Smooth Transition via Zoom to Women’s Religious Congregation


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It turned out to be ‘utterly fantastic’ as the Sisters of Notre Dame de Namur made a change of direction entirely via Zoom

The Sisters of Notre-Dame de Namur are known for their charism of education and are active in a variety of ministries in 15 countries on five continents. (Photo: The Central Minnesota Catholic)

Published: 02 April 2022 05:06 GMT

Updated: April 02, 2022 05:24 GMT

The coronavirus pandemic has brought about an almost instantaneous shift in the use of video conferencing to conduct business hitherto done in person. As a result, the word Zoom, with a capital “Z”, became both a noun and a verb.

But after two years of the pandemic, another imaginative use of Zoom has been developed by the Sisters of Notre Dame de Namur. The congregation of nuns conducted its leadership transition process entirely via Zoom.

“Everything was fantastic, I can tell you that,” said Sister Anne Stevenson, who handles media relations for the American Sisters of International Order from a headquarters in Ipswich, Massachusetts. “The leadership transition had never happened like this before. No one thought it would ever happen like this.”


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Sister Teresita Weind, the outgoing leader of the sisters’ congregation, had convened a virtual general chapter at the end of last September. Attended – also entirely via Zoom – 39 delegates. Because of their wide geographic dispersion, they met as early as 3 a.m. on the west coast of North America and until 8 p.m. in Asia.

“It was a pretty good experience for all of these 39 delegates and staff members,” Sister Stevenson told Catholic News Service in a March 31 phone interview.

A second virtual General Chapter was held on December 8 – the Feast of the Immaculate Conception – to elect the sisters’ new leadership team. “Even all the voting took place in Rome, and we were able to see everything, even the counting of the ballots,” Sister Stevenson said.

American Sister Mary Johnson, originally from Massachusetts, was elected as the new congregation leader to succeed Sister Weind. Four other sisters – Evalyne Aseyo from Kenya, Amarachi Grace Ezeonu from Nigeria, Miriam Montero Bereche from Peru and a second American, Lorraine Connell, another from the Boston area – were elected to the leadership team.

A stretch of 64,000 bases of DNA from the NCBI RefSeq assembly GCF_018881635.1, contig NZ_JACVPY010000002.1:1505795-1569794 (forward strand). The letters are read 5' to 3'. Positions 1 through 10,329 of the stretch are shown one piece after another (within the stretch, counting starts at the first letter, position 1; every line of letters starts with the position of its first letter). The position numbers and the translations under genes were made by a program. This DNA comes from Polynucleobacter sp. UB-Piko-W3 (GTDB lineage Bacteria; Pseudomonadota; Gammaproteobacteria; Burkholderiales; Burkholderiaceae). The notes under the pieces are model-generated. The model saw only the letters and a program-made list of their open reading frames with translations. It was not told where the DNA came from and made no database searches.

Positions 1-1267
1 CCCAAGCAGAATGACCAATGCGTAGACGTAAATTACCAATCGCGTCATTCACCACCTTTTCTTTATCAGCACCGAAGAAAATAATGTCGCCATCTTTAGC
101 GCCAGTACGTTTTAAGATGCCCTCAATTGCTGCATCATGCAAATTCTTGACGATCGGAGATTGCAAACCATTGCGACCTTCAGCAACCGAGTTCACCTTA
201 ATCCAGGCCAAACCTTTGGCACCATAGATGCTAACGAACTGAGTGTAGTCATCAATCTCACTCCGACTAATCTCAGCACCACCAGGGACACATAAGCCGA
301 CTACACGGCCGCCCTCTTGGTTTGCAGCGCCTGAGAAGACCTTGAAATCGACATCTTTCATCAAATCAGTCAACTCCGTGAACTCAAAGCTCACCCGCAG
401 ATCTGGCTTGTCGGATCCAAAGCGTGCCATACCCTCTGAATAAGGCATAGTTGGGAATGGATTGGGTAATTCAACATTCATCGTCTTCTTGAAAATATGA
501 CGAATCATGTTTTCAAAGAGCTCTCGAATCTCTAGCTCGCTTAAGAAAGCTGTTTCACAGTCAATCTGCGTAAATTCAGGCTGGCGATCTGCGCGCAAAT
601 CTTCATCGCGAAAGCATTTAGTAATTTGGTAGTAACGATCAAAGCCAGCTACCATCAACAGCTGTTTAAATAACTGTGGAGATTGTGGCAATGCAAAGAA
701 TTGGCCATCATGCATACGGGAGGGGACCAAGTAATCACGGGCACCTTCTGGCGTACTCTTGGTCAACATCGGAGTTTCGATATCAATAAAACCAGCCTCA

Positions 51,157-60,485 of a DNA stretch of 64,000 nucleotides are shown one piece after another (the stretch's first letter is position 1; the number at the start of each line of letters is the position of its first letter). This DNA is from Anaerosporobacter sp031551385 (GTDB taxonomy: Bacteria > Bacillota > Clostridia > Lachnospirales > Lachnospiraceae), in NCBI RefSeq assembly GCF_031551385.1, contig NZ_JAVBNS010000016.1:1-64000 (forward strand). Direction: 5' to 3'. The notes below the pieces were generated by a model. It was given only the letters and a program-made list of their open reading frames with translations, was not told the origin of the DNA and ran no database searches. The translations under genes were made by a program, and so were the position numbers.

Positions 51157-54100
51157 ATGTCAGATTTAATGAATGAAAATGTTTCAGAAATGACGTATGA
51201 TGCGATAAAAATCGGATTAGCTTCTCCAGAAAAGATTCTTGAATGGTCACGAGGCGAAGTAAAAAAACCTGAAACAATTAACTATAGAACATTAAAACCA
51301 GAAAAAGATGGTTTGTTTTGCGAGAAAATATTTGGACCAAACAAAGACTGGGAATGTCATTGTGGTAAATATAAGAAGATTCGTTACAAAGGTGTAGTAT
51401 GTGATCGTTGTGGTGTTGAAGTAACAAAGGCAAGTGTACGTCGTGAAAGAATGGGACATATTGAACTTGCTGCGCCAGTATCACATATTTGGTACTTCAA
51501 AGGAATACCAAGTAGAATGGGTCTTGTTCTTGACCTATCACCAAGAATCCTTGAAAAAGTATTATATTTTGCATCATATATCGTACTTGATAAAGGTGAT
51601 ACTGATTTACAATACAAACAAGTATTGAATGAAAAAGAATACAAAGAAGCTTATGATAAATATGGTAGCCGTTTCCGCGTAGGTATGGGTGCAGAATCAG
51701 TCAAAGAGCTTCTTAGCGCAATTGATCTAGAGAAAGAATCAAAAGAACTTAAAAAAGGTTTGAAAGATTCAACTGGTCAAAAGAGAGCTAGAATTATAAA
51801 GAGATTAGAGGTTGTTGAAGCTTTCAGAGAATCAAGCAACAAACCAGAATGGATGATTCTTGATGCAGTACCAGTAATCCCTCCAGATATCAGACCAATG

All five worked closely with Sister Weind for three months to complete the transition of all responsibilities before a formal handover ceremony of canonical authority to the new congregational leadership team.

During the ceremony, held via Zoom on March 25, Sister Weind presented a medal of Our Lady of Guadalupe worn by Saint Julie Billiart, the congregation’s founder, to Sister Johnson.

“It has been a symbol of the leader of the congregation,” Sister Stevenson said. “The current head of congregation takes it from his predecessor and passes it on to his successor” at the end of his term.

The Sisters of Notre Dame de Namur were founded in Amiens, France, in 1804 by Saint Julie Billiart, who died in 1816. Known for her charism of education, the sisters participate in a variety of ministries in 15 countries on five continents: Africa, Asia, Europe, South America and North America. They also have offices in Ipswich, Massachusetts, Rome and Namur, Belgium. There are approximately 800 sisters in the United States.

General Chapters have generally been held in France, with a few notable exceptions.

The 1990 general chapter was held in Massachusetts, the 2008 chapter in Belmont, California, and the 2014 Washington chapter at Trinity Washington University, which was founded by the congregation and is the first college for women in the USA. The 2002 chapter took place when the order was founded in Amiens.

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